epoc training

EPOC Training and Fat Loss

Getting in shape and losing fat is not an easy task, and it’s certainly not something that happens overnight. People seem to think that all that’s involved is eating less, and doing more exercise, but the reality is that it’s a far more complex procedure than that, with a great deal of science and body chemistry involved. One method of training which has been getting a lot of attention, and has so far yielded pretty impressive fitness and fat-loss results, is one which is known as EPOC (Excess Post-exercise Oxygen Consumption) training, and it is this which we’ll be looking at here.

What is EPOC?

EPOC (or Excess Post Exercise Oxygen Consumption) training, sometimes referred to as ‘afterburn’ refers to an increased rate of oxygen intake and consumption following strenuous activity, such as exercise, when compared with oxygen consumed when the body is in a more docile and resting state. If this so far means nothing to you, let’s clarify and go into more detail.

When we begin any form of physical exercise or activity, our bodies are actually forced to make a decision as to which type of energy they’ll use, to supply us with the necessary energy required to get us through whatever it is that we’re doing. The body will make this decision based on the intensity of the exercise and activity that we’re putting it through. The body requires a certain amount of oxygen to get us through various types of exercise, and as we progress through our workouts, these oxygen demands will eventually be met. How long it takes for these demands to be met will depend on just how intensely we happen to be working out.

When we stop working out, the body’s needs for higher amounts of energy will be reduced, yet the body will still continue to consume extra oxygen, even though it no longer requires as much. This amount of excess oxygen is known as EPOC, which is oxygen used by the body to help it recover after a bout of strenuous physical activity.

So, why is this important, and how can EPOC training help?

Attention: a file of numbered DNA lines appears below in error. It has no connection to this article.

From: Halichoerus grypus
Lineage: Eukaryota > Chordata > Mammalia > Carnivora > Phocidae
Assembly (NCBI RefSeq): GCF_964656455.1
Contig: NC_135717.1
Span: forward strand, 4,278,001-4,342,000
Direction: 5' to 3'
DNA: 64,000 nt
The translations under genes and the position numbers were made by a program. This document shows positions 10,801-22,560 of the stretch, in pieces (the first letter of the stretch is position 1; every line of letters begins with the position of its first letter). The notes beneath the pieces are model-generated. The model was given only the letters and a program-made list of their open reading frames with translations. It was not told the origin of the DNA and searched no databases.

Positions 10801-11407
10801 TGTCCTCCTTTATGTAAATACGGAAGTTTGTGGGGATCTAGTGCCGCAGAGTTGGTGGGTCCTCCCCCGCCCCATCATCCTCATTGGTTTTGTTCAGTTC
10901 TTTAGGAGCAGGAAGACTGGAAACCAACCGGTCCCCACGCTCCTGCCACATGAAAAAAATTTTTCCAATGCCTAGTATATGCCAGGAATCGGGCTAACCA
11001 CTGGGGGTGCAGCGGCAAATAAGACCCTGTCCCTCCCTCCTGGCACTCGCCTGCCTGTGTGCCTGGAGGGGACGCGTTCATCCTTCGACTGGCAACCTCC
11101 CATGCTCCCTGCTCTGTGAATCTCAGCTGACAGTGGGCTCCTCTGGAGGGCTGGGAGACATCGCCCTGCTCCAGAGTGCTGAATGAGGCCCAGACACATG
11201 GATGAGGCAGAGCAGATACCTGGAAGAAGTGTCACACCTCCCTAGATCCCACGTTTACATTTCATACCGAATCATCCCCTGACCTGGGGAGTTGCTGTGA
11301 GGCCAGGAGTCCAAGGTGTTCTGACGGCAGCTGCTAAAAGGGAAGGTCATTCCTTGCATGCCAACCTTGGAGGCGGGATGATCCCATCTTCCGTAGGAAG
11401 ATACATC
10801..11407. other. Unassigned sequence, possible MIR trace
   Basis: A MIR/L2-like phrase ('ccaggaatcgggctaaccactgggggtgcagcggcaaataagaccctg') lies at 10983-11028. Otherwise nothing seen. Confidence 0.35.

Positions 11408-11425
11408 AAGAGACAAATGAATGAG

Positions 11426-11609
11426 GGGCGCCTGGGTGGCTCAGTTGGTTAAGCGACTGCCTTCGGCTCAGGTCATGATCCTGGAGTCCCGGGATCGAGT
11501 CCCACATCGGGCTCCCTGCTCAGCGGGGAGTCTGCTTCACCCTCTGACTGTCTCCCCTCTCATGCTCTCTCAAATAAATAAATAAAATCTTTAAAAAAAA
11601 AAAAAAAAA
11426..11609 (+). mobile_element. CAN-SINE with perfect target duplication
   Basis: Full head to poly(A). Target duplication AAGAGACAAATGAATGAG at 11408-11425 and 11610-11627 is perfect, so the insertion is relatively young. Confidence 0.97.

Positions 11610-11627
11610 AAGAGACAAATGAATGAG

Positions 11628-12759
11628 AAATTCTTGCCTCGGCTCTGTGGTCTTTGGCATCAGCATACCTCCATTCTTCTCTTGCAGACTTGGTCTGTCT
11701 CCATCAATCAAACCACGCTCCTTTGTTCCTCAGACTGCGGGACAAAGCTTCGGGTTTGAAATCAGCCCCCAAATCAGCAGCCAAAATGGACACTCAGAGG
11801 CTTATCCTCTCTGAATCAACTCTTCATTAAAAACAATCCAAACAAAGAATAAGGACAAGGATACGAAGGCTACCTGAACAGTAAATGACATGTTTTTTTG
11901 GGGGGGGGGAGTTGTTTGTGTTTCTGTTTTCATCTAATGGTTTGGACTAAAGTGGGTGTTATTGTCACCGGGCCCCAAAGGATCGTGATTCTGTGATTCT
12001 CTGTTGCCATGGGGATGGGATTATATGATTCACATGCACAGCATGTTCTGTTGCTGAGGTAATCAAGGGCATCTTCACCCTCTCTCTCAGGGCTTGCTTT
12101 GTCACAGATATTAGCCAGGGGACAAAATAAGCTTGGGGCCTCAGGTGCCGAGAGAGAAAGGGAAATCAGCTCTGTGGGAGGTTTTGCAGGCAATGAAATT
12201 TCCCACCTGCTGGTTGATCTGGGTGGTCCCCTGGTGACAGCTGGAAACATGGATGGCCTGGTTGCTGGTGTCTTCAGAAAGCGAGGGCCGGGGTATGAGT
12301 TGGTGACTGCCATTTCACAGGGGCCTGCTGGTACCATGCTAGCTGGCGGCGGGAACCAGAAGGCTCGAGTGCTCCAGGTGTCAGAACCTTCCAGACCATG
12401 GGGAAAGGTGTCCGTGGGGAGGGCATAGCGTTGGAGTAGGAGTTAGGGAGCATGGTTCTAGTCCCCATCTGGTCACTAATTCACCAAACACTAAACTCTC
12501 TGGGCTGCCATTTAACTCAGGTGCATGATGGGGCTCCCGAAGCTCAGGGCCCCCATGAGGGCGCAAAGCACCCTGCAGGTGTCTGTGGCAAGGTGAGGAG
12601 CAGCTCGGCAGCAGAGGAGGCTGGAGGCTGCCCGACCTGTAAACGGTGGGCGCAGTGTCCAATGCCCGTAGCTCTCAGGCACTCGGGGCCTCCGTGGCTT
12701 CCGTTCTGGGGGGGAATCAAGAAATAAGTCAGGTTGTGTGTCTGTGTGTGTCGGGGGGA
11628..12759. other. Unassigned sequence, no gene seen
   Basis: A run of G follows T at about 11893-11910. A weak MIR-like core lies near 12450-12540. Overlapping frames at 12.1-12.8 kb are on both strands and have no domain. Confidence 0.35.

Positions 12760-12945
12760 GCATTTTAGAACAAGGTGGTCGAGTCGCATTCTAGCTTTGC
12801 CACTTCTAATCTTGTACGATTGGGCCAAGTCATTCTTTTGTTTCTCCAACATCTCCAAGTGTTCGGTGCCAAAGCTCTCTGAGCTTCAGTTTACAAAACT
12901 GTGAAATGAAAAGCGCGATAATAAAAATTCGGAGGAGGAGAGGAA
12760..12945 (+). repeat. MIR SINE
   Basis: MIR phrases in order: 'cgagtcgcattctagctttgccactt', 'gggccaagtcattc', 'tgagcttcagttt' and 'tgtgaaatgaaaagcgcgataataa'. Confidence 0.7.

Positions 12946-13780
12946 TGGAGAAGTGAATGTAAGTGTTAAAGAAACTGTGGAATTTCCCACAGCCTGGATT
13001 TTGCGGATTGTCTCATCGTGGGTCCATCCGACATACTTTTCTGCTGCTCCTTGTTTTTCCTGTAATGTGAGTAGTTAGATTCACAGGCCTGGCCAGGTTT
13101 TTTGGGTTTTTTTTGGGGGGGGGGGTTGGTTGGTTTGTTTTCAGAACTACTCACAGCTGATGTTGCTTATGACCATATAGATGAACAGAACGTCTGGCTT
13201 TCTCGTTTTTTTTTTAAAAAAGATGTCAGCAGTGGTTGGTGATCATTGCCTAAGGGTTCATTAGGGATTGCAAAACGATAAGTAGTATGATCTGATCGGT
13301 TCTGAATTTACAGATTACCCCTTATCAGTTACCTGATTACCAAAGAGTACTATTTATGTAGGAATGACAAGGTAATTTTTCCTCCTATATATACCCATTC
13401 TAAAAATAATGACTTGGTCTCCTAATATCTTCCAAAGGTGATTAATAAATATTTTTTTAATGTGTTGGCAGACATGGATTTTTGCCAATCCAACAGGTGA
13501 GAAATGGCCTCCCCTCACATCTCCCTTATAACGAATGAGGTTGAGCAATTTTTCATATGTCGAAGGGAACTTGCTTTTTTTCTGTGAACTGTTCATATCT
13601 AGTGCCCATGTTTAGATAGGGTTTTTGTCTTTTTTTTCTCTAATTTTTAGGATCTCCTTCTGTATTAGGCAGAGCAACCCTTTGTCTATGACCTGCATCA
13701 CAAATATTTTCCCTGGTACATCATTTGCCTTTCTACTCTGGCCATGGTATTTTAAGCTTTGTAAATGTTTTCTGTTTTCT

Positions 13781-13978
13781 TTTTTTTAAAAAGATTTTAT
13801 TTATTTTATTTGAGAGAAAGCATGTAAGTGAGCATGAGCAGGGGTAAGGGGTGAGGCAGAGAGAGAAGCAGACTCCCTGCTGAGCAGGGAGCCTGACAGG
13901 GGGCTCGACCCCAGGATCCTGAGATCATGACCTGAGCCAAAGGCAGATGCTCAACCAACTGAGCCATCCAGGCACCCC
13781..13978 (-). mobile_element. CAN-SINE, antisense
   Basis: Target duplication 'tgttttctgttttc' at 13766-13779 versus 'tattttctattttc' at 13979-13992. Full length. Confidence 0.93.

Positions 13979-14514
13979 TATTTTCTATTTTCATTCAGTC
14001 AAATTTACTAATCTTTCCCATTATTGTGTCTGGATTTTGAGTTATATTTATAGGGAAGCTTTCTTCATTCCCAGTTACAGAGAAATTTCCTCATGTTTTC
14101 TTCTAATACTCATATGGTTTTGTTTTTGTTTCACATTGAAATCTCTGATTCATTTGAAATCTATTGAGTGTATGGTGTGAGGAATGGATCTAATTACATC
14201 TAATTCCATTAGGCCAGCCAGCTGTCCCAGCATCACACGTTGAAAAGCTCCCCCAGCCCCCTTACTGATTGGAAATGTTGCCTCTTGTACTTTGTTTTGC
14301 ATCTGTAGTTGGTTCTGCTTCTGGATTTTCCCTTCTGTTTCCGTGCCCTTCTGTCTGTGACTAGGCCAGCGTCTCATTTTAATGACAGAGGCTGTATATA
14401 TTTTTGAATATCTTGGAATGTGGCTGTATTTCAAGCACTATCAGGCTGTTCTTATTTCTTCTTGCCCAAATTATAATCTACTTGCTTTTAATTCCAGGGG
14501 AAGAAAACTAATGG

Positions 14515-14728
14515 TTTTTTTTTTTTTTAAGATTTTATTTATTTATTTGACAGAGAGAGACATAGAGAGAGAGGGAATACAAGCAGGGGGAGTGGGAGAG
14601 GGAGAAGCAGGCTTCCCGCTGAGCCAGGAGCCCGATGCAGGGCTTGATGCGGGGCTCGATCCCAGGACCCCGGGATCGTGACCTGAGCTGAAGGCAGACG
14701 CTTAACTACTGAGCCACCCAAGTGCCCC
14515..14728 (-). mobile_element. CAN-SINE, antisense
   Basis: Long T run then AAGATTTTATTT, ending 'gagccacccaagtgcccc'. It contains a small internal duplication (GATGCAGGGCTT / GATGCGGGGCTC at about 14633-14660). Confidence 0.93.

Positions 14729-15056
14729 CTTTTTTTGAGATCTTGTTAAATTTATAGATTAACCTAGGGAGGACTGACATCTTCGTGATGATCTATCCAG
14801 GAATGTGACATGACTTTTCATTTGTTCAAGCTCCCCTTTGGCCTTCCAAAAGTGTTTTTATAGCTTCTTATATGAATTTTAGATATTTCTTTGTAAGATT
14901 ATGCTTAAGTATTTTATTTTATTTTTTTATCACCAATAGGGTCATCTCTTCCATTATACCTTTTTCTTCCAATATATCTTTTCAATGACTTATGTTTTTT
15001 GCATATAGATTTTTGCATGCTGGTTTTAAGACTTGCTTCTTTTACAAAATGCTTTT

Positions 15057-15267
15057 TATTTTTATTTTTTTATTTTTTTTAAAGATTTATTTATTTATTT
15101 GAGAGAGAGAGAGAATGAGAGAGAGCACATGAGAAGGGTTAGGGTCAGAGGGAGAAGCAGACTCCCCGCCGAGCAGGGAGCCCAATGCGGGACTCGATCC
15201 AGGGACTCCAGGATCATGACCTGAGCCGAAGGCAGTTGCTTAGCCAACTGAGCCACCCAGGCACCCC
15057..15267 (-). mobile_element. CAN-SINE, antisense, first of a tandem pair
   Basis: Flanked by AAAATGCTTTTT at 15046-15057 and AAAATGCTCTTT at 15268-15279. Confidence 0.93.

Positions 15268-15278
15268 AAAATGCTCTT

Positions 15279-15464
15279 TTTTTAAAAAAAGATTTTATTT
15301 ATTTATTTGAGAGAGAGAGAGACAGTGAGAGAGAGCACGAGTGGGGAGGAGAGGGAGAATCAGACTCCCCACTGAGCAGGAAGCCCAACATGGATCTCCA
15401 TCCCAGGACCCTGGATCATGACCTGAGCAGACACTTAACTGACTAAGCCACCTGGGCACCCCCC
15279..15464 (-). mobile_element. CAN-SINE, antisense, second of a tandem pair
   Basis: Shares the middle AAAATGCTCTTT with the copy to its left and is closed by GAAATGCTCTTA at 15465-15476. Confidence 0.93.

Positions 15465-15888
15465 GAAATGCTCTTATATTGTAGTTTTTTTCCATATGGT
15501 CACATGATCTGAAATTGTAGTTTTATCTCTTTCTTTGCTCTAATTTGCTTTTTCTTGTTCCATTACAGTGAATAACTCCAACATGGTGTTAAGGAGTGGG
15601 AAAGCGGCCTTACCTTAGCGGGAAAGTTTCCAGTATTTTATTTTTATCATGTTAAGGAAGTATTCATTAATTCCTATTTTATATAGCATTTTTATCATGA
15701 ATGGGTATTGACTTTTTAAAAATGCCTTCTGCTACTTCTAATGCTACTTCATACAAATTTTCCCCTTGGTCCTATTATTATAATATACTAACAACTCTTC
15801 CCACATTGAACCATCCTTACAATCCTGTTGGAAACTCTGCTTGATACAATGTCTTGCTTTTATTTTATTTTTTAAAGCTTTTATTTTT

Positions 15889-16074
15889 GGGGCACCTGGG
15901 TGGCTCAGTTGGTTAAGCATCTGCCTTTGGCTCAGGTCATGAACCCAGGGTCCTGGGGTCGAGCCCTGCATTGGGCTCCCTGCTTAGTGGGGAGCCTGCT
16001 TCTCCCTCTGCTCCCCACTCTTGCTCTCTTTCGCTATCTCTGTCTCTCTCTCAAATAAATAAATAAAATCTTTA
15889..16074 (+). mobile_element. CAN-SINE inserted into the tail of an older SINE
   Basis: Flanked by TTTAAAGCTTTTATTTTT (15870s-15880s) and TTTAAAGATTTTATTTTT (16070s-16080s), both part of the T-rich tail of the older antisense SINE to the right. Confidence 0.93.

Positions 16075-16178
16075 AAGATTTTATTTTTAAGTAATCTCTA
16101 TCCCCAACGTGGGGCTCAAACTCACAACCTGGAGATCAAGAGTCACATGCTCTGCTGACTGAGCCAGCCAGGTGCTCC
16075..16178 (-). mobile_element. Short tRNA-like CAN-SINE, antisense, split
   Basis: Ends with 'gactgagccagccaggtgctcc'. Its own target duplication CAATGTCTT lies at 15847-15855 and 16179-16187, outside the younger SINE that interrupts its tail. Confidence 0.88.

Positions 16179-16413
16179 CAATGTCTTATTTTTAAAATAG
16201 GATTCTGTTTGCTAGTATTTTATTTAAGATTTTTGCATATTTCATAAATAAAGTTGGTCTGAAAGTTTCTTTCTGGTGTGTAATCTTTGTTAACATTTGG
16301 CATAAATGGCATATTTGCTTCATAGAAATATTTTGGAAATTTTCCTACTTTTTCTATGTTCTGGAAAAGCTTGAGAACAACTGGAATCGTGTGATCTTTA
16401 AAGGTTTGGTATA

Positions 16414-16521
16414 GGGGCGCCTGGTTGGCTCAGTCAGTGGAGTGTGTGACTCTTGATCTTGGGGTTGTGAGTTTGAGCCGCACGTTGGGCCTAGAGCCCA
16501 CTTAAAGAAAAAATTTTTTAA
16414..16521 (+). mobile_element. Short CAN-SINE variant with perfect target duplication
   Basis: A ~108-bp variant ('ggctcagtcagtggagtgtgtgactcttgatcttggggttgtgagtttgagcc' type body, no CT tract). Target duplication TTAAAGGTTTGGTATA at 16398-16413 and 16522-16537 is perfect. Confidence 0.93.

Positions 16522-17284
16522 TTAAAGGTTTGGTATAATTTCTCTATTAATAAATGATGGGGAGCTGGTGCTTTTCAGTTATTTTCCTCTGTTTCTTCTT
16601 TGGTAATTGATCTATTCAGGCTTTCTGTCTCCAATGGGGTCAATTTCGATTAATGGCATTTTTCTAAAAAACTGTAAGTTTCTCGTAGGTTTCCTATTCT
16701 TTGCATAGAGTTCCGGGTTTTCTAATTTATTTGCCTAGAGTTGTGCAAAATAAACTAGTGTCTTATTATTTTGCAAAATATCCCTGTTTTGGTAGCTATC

After we exercise, our bodies continue to burn energy in order to allow our various energy systems to recover. The harder we train, the longer the body will continue to expend energy to aid our recovery. The longer the recovery period lasts, the more energy the body will burn.

For this reason, you can actually use your own body as a fat burning vessel, allowing you to burn calories and excess body fat, even when you’re “resting” and not working out. As we said, the more intensely we train, the more energy the body will require to aid our recovery, for this reason, we can incorporate high intensity workouts into our weekly training routine, meaning that not only will we burn more calories during the actual workouts, but we’ll also temporarily be able to increase our metabolisms, allowing us to burn more calories during our initial recovery periods too.

A higher intensity form of training means a bigger oxygen deficit and a longer recovery period following the workout. This in turn will result in more calories being burned, even whilst we rest and recover following the workout.

What are some typical training examples?

A great method of training to really maximize your post-workout calorie burning potential is what is known as High Intensity, Interval Training, or HIIT for short. This method of training can be incorporated into a variety of different activities, including cardio on a treadmill.

Rather than simply walking or lightly jogging at a steady speed on the treadmill for an hour or so, HIIT requires you to alternate between periods of high intensity, and low intensity exercise, so for example:

– You’d begin by walking or lightly jogging on a treadmill at a steady pace for around two minutes.

– After two minutes, you’d increase the speed and would sprint as fast as you can for around 30 – 60 seconds, before slowing down to a steady pace once more.

– You’d repeat this process several more times, typically between 7 – 12 times further, and you should find that by the end of your workout after 20 minutes or so, you’ll have burnt more calories than you would have done in an entire hour whilst training at a steady pace.

– Not only that, but as the exercise is so intense, you’ll also be burning calories long after you complete your workout.

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